This is a less frequently used cache setting because it addresses a narrower set of scenarios. Because each distinct key value(s) combination requires a relational round trip to the lookup source, performance can be an issue, especially with a large pipeline data set to be compared to the lookup data set. If you have, for example, a million records from your pipeline data source, you have the potential for doing a million lookup queries against your lookup data source (depending on the number of distinct values in the key column(s)). Therefore, one has to be keenly aware of the expected row count and value distribution of the pipeline data to safely use partial cache mode.
Using partial cache mode is ideally suited for the conditions below:
- The size of the data in the pipeline (more specifically, the number of distinct key column) is relatively small
- The size of the lookup data is too large to effectively store in cache
- The lookup source is well indexed to allow for fast retrieval of row-by-row values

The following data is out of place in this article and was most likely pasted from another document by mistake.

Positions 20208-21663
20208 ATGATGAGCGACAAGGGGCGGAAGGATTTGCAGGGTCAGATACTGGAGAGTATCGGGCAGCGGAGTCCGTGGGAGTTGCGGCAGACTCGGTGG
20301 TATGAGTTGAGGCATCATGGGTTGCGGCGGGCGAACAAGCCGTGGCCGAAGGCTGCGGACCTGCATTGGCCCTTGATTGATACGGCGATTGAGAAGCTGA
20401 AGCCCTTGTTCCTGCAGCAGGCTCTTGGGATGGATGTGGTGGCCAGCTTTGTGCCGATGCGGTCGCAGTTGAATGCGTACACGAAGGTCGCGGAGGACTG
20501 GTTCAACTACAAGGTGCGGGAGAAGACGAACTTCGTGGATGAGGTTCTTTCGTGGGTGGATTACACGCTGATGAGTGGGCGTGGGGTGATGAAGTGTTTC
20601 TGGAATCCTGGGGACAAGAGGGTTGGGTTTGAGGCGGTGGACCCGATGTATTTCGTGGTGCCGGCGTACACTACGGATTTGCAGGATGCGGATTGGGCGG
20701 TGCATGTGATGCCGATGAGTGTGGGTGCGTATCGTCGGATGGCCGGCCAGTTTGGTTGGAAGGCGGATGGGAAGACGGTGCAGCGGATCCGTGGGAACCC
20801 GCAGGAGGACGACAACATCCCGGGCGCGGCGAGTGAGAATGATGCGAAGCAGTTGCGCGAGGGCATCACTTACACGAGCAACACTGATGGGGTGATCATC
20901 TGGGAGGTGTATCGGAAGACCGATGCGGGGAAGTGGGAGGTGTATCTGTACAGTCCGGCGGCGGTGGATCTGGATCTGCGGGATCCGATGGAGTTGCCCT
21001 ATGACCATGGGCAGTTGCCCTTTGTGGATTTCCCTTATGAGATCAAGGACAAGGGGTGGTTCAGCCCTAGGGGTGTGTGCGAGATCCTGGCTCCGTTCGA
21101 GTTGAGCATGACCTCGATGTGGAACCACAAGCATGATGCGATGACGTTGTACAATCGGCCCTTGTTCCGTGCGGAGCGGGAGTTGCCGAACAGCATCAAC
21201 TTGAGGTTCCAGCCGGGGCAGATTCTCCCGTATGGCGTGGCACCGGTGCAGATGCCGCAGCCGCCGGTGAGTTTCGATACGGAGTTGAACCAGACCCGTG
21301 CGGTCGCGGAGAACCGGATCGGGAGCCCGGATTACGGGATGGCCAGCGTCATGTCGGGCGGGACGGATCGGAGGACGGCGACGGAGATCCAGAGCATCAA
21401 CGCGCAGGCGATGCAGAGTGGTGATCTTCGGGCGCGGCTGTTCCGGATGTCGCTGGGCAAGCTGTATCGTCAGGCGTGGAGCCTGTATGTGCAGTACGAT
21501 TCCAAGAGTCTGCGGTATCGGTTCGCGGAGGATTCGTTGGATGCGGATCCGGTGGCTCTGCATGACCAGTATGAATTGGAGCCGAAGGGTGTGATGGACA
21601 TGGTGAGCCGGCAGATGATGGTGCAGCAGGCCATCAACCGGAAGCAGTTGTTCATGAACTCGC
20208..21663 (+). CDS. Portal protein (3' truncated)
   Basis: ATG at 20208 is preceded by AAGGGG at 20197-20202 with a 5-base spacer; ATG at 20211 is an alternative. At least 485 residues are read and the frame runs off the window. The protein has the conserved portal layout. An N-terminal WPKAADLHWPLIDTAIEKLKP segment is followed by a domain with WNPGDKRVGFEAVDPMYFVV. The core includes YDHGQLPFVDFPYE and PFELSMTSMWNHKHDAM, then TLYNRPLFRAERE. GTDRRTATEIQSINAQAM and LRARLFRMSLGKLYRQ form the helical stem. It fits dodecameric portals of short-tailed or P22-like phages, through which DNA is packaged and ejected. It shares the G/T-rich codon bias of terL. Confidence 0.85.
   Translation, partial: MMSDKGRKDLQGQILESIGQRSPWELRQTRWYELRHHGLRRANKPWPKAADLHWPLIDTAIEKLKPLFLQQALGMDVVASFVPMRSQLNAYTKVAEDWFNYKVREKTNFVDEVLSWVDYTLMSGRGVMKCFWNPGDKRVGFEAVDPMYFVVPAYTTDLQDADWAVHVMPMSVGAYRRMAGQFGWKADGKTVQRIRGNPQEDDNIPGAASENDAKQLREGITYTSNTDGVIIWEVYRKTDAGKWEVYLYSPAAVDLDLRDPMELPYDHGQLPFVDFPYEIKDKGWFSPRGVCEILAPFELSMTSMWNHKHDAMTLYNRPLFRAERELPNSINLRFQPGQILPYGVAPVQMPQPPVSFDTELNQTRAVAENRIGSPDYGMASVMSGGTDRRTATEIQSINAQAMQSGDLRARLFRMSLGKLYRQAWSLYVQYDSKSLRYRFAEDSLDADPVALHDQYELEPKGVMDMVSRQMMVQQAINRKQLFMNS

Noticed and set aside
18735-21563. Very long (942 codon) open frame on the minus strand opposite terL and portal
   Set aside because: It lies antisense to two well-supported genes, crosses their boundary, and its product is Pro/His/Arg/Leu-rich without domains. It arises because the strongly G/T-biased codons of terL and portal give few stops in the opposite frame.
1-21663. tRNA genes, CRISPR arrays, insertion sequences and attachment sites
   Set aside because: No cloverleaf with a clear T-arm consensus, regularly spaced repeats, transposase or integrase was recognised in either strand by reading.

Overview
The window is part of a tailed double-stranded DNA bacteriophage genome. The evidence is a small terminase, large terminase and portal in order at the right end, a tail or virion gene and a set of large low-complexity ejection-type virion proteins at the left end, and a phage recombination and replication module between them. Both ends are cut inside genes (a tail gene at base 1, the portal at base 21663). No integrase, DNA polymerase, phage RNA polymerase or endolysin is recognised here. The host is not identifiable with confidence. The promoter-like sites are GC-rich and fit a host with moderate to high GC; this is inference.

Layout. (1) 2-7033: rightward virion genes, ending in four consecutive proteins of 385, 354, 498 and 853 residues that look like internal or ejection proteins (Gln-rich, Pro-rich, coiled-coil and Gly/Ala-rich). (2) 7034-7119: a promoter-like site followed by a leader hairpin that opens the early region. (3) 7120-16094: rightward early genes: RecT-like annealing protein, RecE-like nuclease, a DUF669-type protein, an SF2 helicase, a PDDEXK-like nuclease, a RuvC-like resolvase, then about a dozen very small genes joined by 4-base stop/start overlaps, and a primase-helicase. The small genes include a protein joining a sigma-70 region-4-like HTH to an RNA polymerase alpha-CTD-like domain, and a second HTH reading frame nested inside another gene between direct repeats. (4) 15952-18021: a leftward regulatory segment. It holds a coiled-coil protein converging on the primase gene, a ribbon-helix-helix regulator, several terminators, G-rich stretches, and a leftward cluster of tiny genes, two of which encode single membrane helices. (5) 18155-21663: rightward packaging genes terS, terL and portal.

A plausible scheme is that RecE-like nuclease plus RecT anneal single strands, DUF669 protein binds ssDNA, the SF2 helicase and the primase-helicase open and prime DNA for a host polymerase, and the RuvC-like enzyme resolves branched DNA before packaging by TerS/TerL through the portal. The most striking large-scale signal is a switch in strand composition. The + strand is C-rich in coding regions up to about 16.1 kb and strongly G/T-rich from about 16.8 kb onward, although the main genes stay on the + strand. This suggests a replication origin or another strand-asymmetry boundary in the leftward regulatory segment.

As you might guess, selecting no cache mode will not add any values to the lookup cache in SSIS. As a result, every single row in the pipeline data set will require a query against the lookup source. Since no data is cached, it is possible to save a small amount of overhead in SSIS memory in cases where key values are not reused. In the real world, I don’t see a lot of use of the no cache setting, but I can imagine some edge cases where it might be useful.
As such, it’s critical to know your data before choosing this option. Obviously, performance will be an issue with anything other than small sets of data, as the no cache setting requires row-by-row processing of all of the data in the pipeline.
I would recommend considering the no cache mode only when all of the below conditions are true:
- The reference data set is too large to reasonably be loaded into SSIS memory
- The pipeline data set is small and is not expected to grow
- There are expected to be very few or no duplicates of the key values(s) in the pipeline data set (i.e., there would be no benefit from caching these values)
SSIS Lookup transformation is used to find/validate existing reference record. This can be implemented in 3 modes.
- Full Cache – Referring dataset will be placed in memory before validation
- Partial Cache – Referring dataset will be accessed on run time and accessed records will be cached
- No Cache – Referring dataset will be accessed on run time for each record